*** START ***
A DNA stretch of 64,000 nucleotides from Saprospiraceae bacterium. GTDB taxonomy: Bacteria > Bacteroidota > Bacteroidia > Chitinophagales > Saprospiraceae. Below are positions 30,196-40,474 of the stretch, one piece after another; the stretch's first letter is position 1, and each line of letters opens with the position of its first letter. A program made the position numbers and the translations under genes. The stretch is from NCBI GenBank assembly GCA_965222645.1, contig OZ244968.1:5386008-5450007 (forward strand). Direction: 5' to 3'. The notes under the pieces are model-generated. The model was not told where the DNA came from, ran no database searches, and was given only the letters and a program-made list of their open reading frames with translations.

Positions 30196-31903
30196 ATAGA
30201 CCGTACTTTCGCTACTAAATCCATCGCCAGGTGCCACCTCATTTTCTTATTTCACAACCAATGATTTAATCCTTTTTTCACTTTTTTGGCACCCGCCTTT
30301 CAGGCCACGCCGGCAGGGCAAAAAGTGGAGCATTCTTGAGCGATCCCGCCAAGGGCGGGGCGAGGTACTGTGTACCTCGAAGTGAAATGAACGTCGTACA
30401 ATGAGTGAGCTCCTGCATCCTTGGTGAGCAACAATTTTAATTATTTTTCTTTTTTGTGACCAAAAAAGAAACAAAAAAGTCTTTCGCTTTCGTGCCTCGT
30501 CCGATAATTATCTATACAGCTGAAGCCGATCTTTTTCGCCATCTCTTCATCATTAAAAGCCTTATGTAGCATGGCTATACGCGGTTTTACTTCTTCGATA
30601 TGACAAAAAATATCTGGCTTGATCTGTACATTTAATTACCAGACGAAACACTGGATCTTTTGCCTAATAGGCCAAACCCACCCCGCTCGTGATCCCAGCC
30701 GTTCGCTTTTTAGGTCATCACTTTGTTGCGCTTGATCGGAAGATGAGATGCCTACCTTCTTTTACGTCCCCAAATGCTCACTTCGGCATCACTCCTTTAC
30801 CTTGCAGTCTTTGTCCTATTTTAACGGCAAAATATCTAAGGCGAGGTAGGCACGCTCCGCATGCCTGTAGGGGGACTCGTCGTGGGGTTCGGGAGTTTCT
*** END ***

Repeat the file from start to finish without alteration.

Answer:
A DNA stretch of 64,000 nucleotides from Saprospiraceae bacterium. GTDB taxonomy: Bacteria > Bacteroidota > Bacteroidia > Chitinophagales > Saprospiraceae. Below are positions 30,196-40,474 of the stretch, one piece after another; the stretch's first letter is position 1, and each line of letters opens with the position of its first letter. A program made the position numbers and the translations under genes. The stretch is from NCBI GenBank assembly GCA_965222645.1, contig OZ244968.1:5386008-5450007 (forward strand). Direction: 5' to 3'. The notes under the pieces are model-generated. The model was not told where the DNA came from, ran no database searches, and was given only the letters and a program-made list of their open reading frames with translations.

Positions 30196-31903
30196 ATAGA
30201 CCGTACTTTCGCTACTAAATCCATCGCCAGGTGCCACCTCATTTTCTTATTTCACAACCAATGATTTAATCCTTTTTTCACTTTTTTGGCACCCGCCTTT
30301 CAGGCCACGCCGGCAGGGCAAAAAGTGGAGCATTCTTGAGCGATCCCGCCAAGGGCGGGGCGAGGTACTGTGTACCTCGAAGTGAAATGAACGTCGTACA
30401 ATGAGTGAGCTCCTGCATCCTTGGTGAGCAACAATTTTAATTATTTTTCTTTTTTGTGACCAAAAAAGAAACAAAAAAGTCTTTCGCTTTCGTGCCTCGT
30501 CCGATAATTATCTATACAGCTGAAGCCGATCTTTTTCGCCATCTCTTCATCATTAAAAGCCTTATGTAGCATGGCTATACGCGGTTTTACTTCTTCGATA
30601 TGACAAAAAATATCTGGCTTGATCTGTACATTTAATTACCAGACGAAACACTGGATCTTTTGCCTAATAGGCCAAACCCACCCCGCTCGTGATCCCAGCC
30701 GTTCGCTTTTTAGGTCATCACTTTGTTGCGCTTGATCGGAAGATGAGATGCCTACCTTCTTTTACGTCCCCAAATGCTCACTTCGGCATCACTCCTTTAC
30801 CTTGCAGTCTTTGTCCTATTTTAACGGCAAAATATCTAAGGCGAGGTAGGCACGCTCCGCATGCCTGTAGGGGGACTCGTCGTGGGGTTCGGGAGTTTCT